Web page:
Sargi thali is full of energizing food items that help sustain the woman through the ordeal of the fast. Items like sindoor, sarees, etc are also given along with the foods as symbols of love and care.
The traditional Sargi thali consists of many items that are considered to be mandatory.
Here are the things a Sargi thali should contain:
- Fresh fruits
Fresh fruits have high water content. Since the Karva Chauth vrat is nirjala, or without water, eating a lot of fresh fruits makes up for the loss of hydration. Including citrus fruits along with pomegranates can refill the water quotient of the body.
- Dry fruits
Dry fruits are always an integral part of festivities. They have an energizing quality that can help sustain the body for long durations. Including cashews, almonds, raisins, and pistachios in the thali would benefit the women.
- Cooked food
Simply cooked food can go a long way while fasting. Including mathris, a roti or two, sabji, or halwa are the cooked food items that should be included in the Sargi thali.
These food items will make you feel full for longer, and yet, won’t be too heavy to raise any indigestion issues.
Starting the fast with something sweet gives energy and purity of mind needed to sustain throughout the day. In many parts, it is considered compulsory to include Sevvainyaan as a sweet in the Sargi thali. Other sweet dishes like kheer can also be included.
Nowadays, with everything readily available in the markets, even Sargi thalis are easily accessible without putting in much effort. For women who live away from their mothers-in-law, the mother-in-law can get a customized Sargi thali delivered to her daughter-in-law, thanks to various e-commerce options.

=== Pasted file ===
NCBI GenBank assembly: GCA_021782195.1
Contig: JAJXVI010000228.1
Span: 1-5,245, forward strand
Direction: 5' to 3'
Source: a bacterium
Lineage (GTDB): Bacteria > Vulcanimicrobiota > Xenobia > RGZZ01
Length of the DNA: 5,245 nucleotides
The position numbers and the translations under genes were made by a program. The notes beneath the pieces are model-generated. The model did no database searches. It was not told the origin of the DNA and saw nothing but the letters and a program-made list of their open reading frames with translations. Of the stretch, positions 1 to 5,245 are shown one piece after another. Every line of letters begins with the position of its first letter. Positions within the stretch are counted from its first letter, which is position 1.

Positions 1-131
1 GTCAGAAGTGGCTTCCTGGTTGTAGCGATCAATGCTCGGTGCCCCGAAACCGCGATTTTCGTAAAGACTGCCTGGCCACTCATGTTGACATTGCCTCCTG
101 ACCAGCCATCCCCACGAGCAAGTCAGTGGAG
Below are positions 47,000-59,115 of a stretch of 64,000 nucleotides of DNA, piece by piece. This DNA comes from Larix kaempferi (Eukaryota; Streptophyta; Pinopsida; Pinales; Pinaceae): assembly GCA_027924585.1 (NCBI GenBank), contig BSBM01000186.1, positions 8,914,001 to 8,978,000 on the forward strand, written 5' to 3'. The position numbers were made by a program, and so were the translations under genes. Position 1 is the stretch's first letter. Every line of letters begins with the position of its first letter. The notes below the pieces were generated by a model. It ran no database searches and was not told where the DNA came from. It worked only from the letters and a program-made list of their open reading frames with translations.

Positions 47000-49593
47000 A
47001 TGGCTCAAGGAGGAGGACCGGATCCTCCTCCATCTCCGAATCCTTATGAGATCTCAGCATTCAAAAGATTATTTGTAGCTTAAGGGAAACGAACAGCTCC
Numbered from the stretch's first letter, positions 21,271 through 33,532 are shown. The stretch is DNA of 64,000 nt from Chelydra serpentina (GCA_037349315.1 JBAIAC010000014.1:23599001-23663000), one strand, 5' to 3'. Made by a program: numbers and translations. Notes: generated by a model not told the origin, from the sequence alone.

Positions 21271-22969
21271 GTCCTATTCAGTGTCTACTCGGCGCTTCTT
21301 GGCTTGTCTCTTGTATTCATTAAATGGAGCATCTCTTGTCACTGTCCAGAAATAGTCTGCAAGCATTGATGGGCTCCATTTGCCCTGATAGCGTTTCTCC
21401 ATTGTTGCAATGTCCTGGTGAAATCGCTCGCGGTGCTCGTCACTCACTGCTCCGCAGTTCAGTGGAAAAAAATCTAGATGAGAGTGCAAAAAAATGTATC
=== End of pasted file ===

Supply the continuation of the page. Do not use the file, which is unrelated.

Apart from Sargi thali, Puja ki thali is another very important task. It should be made in order with the customs using the right things in the right amounts.
Puja Thali can contain the following items:
- A clean plate for keeping all the pooja items
- A Gadvi or glass filled with water
- Sindoor or kumkum
- Red thread, called kalava
- Karva filled with water
- Seven seenkhs or sticks to offer to the moon
- Baya or Bayana
- Paan Leaves
- Ghee or oil
- Fruits and sweets for offerings to Goddess
- Kapoor or Camphor balls
- Diya made of atta
- Strainer or sieve to see the moon in the evening
- Red or Pink cloth to cover your thali
Bhog of Puja Thali
In the Puja thali, the bhog or prasad is offered to Goddess Parvati, and the moon is also included. The bhog ingredients are generally the same across all parts of the country with a few minor changes regionally.
The Bhog includes the following items:
- Puris or matthi
- Meethi Puris or puas
- Two sabzi
- Sevvaiyan or kheer
Significance of Karwa Chauth
Karva means pot and ‘Chauth’ is the fourth. Karva is an important part of the puja rituals and the festival falls on the fourth day after the Poornima in Kartik maas.
Karva Chauth is predominantly a North-Indian festival. It is said to have originated in the northern parts of the country. Back in the day, the northern part was more prone to invasions and attacks.
Most of the men were soldiers and away at war. Their wives back home used to pray for their safety and health. They would look at the moon and pretend it to be their husband’s face.
Undoubtedly, it is a very romantic notion to imagine your spouse’s face on the moon. Over the years, it evolved into what we call Karva Chauth.
The basic idea and significance of Karva Chauth remain the same. The married women pray to the moon god for their husband’s health and wealth.
The Karva Chauth fast is mostly celebrated in the states of Delhi, Haryana, Punjab, Himachal Pradesh, Uttarakhand, Rajasthan, Uttar Pradesh, and Madhya Pradesh. It is celebrated as Alta Taddei in Andhra Pradesh.
Stories of Karwa Chauth
With rich mythology like the Indians, every festival is bound to have tales woven in the holy scriptures around them. The same is the case for Karva Chauth.
There are not one or two but three famous accounts of Karva Chauth. Are you curious to know about them? Well, it’s story-time then.
- Tale of Queen Veeravati
The most popular story is that of a beautiful queen named Veervati. She was the only sister of seven loving brothers. She spent her first Karva Chauth at her parents’ house.
As per the rituals, she began her fast after sunrise. However, by dusk, she was desperately waiting for the moon to rise. Finally, she couldn’t put up with the thirst and hunger any longer and fell unconscious on the ground.
Her brothers, anguished seeing their beloved sister suffer, begged her to break the fast but she refused. Seeing her in distress, they decided to trick her that the moon had risen.